Berkley, CA’s Sarchasm and Knoxville, TS’s Bad Idols have come together on the Splits & Ladders split album that features…
Angels & Airwaves – I-Empire
Angels & Airwaves
I-Empire - Suretone Records
No band has ever received such a polarizing reaction before ever even releasing a song as Angels & Airwaves did two years ago.
Yeah, they brought it on themselves, but it’s still rather surprising. Tom DeLonge’s creation of Angels & Airwaves was received with anticipation and laughter. Some people waited desperately to hear the band’s offering while others took the opportunity to mock Delonge as much as humanely possible. With promises to change the world of music as a whole and create life changing movies all the while claiming to be the universe’s greatest rock band, there was a relatively unlimited supply of content to latch on to and make fun of. Still, their debut sold really well and they carried on through the criticism; it never did change the world or make them the greatest rock band ever, but it did get a few heads turning with it’s stadium rock anthems.
Now, a year later, the band is back with their sophomore effort, I-Empire and a slightly different attitude for promoting it. They still kept some of that grandiose style that the band had become famous for, but DeLonge also toned it down a bit and explained some of his outlandish quotes in more detail. The question that is still hanging in the air though is whether or not I-Empire is closer to helping DeLonge accomplish his dreams of world domination or not.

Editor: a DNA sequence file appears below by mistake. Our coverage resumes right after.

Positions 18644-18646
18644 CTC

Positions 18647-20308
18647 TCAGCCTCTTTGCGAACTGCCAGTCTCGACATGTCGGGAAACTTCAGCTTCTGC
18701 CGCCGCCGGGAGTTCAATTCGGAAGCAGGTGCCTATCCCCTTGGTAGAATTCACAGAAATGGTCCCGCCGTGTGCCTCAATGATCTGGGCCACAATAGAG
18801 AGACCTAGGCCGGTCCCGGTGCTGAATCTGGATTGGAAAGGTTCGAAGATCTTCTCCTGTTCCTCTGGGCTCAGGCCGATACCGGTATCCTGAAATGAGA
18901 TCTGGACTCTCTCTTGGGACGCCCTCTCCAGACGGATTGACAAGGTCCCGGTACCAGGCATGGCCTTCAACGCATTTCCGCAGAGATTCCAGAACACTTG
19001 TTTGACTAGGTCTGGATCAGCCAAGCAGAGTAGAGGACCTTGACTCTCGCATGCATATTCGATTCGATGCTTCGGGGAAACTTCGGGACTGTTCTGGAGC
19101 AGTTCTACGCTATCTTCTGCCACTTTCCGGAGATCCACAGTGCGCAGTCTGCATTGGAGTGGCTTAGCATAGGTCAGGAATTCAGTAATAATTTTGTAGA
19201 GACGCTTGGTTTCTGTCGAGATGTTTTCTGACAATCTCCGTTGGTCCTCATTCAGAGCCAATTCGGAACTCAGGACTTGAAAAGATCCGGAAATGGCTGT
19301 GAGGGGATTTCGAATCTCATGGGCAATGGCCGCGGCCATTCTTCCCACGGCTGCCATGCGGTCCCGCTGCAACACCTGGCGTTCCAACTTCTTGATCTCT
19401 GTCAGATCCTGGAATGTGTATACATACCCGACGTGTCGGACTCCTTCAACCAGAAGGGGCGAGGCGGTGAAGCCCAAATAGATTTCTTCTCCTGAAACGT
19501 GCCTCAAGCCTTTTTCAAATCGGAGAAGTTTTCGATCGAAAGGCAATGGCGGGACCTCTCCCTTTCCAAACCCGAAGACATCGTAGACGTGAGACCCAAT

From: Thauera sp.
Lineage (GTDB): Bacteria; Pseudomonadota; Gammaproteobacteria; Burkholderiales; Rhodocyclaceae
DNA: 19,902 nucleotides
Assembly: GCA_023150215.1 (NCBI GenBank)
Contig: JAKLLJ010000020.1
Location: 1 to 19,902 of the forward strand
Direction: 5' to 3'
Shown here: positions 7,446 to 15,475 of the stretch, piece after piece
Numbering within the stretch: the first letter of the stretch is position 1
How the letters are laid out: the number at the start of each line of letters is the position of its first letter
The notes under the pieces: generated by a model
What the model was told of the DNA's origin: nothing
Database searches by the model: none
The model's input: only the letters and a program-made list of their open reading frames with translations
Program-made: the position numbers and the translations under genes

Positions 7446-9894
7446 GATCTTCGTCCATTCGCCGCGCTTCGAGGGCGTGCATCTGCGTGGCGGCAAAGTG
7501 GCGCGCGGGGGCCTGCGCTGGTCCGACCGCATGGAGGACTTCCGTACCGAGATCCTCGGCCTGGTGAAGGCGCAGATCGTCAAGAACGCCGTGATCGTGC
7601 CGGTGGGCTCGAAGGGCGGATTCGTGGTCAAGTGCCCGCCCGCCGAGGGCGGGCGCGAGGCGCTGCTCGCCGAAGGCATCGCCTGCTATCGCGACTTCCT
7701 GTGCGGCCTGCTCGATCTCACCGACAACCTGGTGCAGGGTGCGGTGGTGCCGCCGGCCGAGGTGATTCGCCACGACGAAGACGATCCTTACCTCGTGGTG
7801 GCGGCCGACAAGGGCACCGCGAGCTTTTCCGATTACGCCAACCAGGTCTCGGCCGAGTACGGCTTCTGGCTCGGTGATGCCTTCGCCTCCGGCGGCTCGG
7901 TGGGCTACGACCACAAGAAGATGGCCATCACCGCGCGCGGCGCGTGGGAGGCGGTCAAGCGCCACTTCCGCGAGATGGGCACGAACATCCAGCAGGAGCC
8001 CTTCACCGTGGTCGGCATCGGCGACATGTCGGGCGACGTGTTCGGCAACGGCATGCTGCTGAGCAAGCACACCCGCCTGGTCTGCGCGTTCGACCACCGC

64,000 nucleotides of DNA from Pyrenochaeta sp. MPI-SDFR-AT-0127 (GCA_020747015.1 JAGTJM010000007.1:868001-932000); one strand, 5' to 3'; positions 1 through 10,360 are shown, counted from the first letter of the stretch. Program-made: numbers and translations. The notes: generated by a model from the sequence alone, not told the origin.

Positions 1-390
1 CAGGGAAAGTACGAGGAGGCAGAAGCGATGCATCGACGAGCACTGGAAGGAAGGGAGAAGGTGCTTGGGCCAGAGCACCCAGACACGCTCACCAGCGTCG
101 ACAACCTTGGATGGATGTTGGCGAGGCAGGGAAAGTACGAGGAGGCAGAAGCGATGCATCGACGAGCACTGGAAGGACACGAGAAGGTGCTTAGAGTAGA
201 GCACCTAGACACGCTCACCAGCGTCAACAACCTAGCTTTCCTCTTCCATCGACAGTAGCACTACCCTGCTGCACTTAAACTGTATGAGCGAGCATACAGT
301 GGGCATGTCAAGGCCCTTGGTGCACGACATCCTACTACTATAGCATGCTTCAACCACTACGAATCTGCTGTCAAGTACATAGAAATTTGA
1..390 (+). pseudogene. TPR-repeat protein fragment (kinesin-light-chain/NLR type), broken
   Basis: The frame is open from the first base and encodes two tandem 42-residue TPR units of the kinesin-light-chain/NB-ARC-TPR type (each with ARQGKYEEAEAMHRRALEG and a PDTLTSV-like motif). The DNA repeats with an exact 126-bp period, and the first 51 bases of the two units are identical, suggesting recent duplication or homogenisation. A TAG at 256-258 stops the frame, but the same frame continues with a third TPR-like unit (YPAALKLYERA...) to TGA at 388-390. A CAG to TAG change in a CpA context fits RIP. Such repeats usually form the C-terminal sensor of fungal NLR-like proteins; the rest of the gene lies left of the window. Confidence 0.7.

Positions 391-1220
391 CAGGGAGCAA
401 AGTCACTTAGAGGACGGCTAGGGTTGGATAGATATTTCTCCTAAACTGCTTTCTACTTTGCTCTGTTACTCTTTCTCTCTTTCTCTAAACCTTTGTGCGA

The answer is still no, however, I-Empire is a step in the right direction.
On their sophomore album, Angels & Airwaves have kept the same highlights that lifted their debut up and maintained the same downfalls that bogged it down too. The record is still full of the same light, atmospheric, radio rock that filled We Don’t Need To Whisper. Simple, sweeping, guitar effects, steady drumming from Atom Willard and a solid rhythm backed by new bassist Matt Watcher. The music lifts you up and is catchy enough to keep you listening. DeLonge’s vocals are soft and big, far reaching and positive and only once drops back to the style that he perfected with Blink-182 (the beginning of Lifeline).
The lyrics alternate between simple but inspiring to nauseatingly repetitive. The constant repetition of “I love you, did you know that I love you?” drags down Breathe to an annoying low (just likeDistraction did previously) while the self-congratulatory storyline of Rite Of Spring is oddly inspiring (Everyday I wake and tell myself a little white lie, the whole wide world is mine) yet somewhat arrogant at the same time. There’s still some classic AVA lyrics found within the record, it just takes one listen to the lead single and anthem of hope, Everything’s Magic, to see that. It’s actually a nice contrast to the gloomy stalker-ish track of obsession that is Sirens.
Unfortunately, the same thing that bogged down We Don’t Need To Whisper drags down I-Empire too: it’s far too long. Each song is complemented with an overextended intro and outro, lengthening the songs to anywhere between four and six minutes each. It makes it so you lose interest and just as the first half of the album was energizing the second half feels tiring. Particularly with the addition of two instrumental tracks, Star Of Bethlehem and Jumping Rooftops, which elongates an already exasperating six minute song to a full eight minutes and nullifies the flow of the album.
If only DeLonge could reconnect with his Blink-182 influence and not take it quite so seriously, pull the songs down to earth and stop claiming to change the world, then Angels & Airwaves would be able to dominate the airwaves. As it is, I-Empire isn’t a bad record – just not as good as it could be. It won’t change anyone’s opinion on the band, and anyone who was entertained by their debut will be equally entertained by this offering.